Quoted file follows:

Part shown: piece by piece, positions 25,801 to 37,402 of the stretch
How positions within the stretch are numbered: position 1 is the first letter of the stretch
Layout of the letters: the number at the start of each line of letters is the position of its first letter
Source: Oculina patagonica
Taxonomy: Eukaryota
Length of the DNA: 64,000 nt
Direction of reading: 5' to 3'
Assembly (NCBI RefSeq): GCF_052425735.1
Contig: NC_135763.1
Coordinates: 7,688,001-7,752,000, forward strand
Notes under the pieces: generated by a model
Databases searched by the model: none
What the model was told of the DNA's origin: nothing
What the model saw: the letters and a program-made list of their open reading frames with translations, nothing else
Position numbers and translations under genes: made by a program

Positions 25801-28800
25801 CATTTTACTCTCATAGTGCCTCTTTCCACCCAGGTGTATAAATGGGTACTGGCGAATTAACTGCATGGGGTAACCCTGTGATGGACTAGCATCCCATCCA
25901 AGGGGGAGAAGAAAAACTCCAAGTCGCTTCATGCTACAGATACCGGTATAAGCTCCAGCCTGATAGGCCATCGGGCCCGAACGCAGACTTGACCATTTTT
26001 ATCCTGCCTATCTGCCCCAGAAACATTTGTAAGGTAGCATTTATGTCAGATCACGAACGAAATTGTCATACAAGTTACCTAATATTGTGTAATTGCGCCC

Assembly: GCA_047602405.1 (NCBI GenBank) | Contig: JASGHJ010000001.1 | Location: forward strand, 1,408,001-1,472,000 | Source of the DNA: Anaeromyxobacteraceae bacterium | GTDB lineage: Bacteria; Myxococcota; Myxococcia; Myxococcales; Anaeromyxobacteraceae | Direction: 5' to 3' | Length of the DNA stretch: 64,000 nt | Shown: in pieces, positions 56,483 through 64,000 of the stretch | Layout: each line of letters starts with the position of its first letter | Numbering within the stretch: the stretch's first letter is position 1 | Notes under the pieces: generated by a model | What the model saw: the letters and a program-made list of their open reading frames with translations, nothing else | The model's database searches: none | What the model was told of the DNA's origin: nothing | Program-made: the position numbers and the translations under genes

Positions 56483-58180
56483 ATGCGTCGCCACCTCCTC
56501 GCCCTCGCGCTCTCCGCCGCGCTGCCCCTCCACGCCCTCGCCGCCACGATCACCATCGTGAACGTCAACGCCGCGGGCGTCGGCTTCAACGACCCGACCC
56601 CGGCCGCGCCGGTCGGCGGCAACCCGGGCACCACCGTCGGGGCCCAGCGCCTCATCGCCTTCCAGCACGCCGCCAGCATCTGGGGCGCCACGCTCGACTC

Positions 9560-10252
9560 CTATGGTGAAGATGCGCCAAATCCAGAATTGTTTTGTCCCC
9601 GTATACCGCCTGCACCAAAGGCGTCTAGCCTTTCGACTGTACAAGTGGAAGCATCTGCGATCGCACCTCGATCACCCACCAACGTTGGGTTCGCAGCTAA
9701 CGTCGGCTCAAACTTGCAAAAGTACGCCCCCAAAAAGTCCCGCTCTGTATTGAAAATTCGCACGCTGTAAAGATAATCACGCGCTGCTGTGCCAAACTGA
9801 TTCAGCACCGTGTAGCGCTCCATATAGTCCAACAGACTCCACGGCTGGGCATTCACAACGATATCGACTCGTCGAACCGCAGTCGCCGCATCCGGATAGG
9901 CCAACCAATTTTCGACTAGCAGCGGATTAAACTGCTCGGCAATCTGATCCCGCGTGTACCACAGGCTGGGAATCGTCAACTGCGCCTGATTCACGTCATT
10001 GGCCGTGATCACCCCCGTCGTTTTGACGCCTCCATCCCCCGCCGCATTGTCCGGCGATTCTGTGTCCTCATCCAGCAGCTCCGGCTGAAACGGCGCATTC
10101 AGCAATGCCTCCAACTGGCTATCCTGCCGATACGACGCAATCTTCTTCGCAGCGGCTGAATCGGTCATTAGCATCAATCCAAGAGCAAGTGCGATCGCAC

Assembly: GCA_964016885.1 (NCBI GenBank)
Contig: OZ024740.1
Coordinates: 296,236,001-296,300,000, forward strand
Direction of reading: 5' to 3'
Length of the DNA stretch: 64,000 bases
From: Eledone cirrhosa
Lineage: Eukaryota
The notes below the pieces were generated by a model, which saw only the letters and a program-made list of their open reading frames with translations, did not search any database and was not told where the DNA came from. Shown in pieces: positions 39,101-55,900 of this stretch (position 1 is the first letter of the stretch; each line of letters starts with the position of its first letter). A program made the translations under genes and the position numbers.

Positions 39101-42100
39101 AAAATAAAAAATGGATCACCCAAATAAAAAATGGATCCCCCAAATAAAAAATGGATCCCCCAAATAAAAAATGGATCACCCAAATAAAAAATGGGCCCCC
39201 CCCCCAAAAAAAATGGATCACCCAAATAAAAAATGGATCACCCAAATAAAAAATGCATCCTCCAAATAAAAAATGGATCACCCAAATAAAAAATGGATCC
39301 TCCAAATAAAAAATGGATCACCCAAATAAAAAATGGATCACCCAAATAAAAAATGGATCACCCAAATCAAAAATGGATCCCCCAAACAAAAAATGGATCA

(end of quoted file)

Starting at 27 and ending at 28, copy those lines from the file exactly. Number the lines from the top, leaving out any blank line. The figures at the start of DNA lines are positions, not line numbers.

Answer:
9601 GTATACCGCCTGCACCAAAGGCGTCTAGCCTTTCGACTGTACAAGTGGAAGCATCTGCGATCGCACCTCGATCACCCACCAACGTTGGGTTCGCAGCTAA
9701 CGTCGGCTCAAACTTGCAAAAGTACGCCCCCAAAAAGTCCCGCTCTGTATTGAAAATTCGCACGCTGTAAAGATAATCACGCGCTGCTGTGCCAAACTGA